Take a moment and go back to the latest memory of someone telling a story you enjoyed in a real-life situation and I’m sure you’ll quickly realise that the most engaging stories include some (if not all) of those elements. Even if you can't quite achieve the storytelling skills of the professionals at Pixar Studios, have a think about how you and your employees can start turning status updates to engaging stories.
2 Create sequels
When I was a teenager, it sometimes felt like forever to wait for the next weekly episode of The Sopranos. Today, most of us are watching Netflix and other streaming services, but the power of the sequel is still there; once you get started with a new engaging series on Sunday evening, you might end staying up late and feel tired at the office on Monday.
One way to build engaging sequels on social media is to share progress on a specific task on a weekly or monthly basis. Are you working on a development project where the process can be open and transparent to your network?
Bloggers build sequels by writing a series of posts within the same topic, creating anticipation for the next in the series, and then sharing the posts over time on social media and via email newsletters. Lately, we’ve written a bunch of articles on influencer marketing which we’ve shared in sequence from easy (e.g., goals of influencer marketing) to a bit more advanced level topics such as social data.
Or perhaps you could build a campaign for your employees and customers to post content regularly with a certain hashtag? Friends of Earth is asking their community to share their tips on how to live without single-use plastic for one day with hashtag #PlasticFreeFriday, and then use Flockler to embed social media feeds on their website. Another idea to get started with your employee advocacy program is to create a branded hashtag showcasing the company culture. For inspiration, check what the folks at Hootsuite are posting with #hootsuitelife.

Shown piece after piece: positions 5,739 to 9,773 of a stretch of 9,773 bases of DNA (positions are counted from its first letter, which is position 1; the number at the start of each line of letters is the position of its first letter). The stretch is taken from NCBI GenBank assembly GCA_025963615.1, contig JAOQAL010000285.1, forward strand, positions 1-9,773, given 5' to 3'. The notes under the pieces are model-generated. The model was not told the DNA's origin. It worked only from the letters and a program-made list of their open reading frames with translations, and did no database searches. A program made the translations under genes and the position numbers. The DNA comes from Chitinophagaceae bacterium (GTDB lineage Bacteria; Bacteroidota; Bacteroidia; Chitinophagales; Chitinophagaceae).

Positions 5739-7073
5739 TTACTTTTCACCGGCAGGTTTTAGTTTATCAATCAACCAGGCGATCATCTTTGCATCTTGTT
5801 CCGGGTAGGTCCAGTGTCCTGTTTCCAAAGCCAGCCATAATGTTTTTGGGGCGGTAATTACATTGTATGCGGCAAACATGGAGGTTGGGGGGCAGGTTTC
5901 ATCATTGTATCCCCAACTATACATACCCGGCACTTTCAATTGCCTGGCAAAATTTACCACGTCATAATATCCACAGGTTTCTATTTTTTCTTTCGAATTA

3 Say how you feel
“I’ve started in a new role, and I couldn’t be more excited about the opportunity.”
That’s a very typical status update on LinkedIn and often gathers a decent number of likes. However, a relatively simple tweak will make it even more powerful and increase the engagement.
Instead of simply sharing a generic excitement, how about telling your network something more precise like how you felt when you opened the office door for the first time and met your new colleagues. When we share our personal feelings, it encourages others to respond with a story of their own. Also, when people describe feelings, their dreams and fears, they tend to share more than they’d do otherwise.